The Development of Sociology

The Development of Sociology

The Development of Sociology

The Development of Sociology

Excerpt

The account of the history of sociology offered in the following pages is intended to be comprehensive but not exhaustive. It is inevitable that, in the preparation of such an account, considerable reliance will be placed upon secondary sources; although sociology is, relatively, a "new science," it is old enough to have a literature too extensive for any one person to have first-hand acquaintance with all of it. Largely because such secondary sources are much more adequate for the development of general social thought down to the latter part of the nineteenth centurythan for the recent period, Part II of this book is admittedly a more complete treatment of the subjects covered than the subsequent parts. The excellent volumes of W. A. Dunning Political Theories, and J. P. Lichtenberger Development of
Social Theory, in particular, have done much to lighten the task of all subsequent writers in their field; while P. A. Sorokin, in Contemporary Sociological Theories, has brought together in conveniently accessible form a large amount of information concerning modern sociological literature. The extent of my dependence upon the volumes of the Encyclopaedia of the Social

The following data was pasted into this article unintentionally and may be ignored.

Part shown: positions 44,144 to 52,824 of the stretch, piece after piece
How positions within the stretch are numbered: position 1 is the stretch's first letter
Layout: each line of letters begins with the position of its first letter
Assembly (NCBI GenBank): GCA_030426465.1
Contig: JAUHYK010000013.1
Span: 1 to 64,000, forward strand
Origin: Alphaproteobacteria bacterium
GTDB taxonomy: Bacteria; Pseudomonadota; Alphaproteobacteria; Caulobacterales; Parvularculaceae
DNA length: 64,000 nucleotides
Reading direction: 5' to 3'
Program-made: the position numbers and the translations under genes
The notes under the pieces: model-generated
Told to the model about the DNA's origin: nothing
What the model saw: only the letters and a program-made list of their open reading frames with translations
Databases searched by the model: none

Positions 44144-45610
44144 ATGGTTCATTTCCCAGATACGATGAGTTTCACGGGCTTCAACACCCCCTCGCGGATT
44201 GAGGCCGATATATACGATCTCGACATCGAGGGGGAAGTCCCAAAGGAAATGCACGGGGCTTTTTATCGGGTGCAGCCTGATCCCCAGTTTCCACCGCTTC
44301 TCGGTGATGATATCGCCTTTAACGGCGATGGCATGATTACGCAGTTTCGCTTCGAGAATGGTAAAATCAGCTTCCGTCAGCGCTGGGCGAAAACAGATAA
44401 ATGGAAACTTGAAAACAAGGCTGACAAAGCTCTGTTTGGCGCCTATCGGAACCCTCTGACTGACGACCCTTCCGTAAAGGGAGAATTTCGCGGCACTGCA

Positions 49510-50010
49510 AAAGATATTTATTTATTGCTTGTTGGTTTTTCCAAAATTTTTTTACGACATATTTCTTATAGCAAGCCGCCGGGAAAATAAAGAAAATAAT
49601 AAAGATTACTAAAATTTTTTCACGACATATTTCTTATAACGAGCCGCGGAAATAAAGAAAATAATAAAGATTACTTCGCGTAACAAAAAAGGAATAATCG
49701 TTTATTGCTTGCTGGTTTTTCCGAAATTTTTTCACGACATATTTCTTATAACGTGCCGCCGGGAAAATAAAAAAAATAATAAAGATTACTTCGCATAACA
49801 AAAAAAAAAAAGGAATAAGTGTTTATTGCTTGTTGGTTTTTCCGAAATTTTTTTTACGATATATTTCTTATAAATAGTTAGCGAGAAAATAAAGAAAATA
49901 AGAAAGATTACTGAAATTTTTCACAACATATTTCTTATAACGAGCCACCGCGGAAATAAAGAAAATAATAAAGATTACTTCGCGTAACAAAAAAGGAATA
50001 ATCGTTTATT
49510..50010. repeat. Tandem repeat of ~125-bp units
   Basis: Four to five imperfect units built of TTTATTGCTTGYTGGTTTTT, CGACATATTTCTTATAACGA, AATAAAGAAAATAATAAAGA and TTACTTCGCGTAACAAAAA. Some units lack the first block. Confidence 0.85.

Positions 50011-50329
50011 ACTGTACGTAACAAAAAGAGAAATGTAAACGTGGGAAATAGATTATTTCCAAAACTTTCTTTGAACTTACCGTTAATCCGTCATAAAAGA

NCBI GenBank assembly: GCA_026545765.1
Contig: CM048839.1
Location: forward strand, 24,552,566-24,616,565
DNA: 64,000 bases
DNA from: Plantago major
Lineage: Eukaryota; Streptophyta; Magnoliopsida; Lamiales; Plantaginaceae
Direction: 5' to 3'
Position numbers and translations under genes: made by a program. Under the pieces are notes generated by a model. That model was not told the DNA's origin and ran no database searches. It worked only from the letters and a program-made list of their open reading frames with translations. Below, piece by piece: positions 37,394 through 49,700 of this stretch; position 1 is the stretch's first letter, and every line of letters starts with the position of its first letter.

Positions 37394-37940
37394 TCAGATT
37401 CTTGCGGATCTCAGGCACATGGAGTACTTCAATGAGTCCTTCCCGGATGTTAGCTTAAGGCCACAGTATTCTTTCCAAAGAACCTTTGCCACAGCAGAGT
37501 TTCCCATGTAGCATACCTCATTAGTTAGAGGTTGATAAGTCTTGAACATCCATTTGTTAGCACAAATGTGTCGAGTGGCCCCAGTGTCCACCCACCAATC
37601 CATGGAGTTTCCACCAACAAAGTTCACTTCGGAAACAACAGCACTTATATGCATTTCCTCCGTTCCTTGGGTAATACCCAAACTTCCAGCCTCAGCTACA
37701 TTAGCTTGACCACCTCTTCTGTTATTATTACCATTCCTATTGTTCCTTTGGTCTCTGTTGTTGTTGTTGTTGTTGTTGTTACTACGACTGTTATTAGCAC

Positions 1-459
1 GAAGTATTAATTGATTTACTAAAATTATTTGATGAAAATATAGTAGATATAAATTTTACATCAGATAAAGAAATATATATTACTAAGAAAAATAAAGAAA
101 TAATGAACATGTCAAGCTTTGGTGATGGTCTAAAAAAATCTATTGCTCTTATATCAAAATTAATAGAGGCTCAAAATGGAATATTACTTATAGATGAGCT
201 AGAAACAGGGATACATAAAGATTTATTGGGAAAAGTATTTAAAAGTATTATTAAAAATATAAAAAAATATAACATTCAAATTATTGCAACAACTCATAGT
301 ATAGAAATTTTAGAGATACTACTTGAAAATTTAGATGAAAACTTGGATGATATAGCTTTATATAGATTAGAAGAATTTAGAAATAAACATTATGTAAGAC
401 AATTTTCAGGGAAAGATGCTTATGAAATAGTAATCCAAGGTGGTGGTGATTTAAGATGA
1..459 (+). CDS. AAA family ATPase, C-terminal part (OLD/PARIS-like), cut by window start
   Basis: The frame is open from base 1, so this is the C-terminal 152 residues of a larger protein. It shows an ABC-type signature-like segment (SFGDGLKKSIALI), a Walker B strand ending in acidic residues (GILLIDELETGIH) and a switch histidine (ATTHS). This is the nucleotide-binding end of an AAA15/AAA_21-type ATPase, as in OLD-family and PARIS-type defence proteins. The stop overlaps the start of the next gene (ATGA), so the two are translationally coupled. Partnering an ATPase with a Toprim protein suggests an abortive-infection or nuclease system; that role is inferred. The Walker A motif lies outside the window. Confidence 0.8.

Sciences will be apparent to anyone who scans the footnotes in the following pages.

The serious student who may wish to use this book as a guide to further study is warned that there are several significant recent and contemporary developments in scientific sociology that are omitted or only barely mentioned in the following pages, owing chiefly to the author's lack of acquaintance with them. Among these are the German Wissens-soziologie (sociology of knowledge) school, established by Max Scheler, Franz Jerusalem, Karl Mannheim, and others; the Kultursoziologieschool founded by Alfred Weber, brother of the better known Max Weber; the recent work of Morris Ginsburg at the University of London; the activities of the Solvay Institute at Brussels; the recent activities of the International Institute of Sociology . . .

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